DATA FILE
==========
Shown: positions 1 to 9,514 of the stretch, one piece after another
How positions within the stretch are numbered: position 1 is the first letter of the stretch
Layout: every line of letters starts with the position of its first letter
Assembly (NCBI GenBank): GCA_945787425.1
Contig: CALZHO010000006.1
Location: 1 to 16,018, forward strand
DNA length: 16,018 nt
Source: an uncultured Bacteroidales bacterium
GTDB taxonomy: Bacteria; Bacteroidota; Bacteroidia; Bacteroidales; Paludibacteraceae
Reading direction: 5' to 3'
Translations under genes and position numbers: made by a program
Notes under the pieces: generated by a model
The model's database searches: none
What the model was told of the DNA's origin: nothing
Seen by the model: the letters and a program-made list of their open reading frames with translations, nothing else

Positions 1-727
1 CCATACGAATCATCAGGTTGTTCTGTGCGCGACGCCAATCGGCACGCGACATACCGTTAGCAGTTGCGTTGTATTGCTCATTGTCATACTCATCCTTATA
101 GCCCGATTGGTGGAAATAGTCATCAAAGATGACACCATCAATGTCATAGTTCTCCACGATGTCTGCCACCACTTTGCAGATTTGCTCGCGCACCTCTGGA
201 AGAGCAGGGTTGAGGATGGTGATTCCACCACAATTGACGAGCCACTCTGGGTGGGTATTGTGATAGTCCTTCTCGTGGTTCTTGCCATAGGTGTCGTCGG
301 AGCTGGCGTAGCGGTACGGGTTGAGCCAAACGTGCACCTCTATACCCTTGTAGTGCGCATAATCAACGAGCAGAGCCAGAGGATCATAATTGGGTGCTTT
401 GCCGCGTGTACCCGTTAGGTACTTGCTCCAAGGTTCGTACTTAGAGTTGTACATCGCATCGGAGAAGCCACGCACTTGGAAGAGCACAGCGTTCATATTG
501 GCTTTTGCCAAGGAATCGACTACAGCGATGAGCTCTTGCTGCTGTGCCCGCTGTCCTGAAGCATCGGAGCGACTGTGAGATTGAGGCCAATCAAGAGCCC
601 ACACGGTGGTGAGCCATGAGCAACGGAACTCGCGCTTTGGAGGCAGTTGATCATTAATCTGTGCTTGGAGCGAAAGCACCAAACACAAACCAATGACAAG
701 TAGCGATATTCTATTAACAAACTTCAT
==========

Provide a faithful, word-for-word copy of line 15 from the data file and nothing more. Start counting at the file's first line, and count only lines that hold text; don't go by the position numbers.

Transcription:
Seen by the model: the letters and a program-made list of their open reading frames with translations, nothing else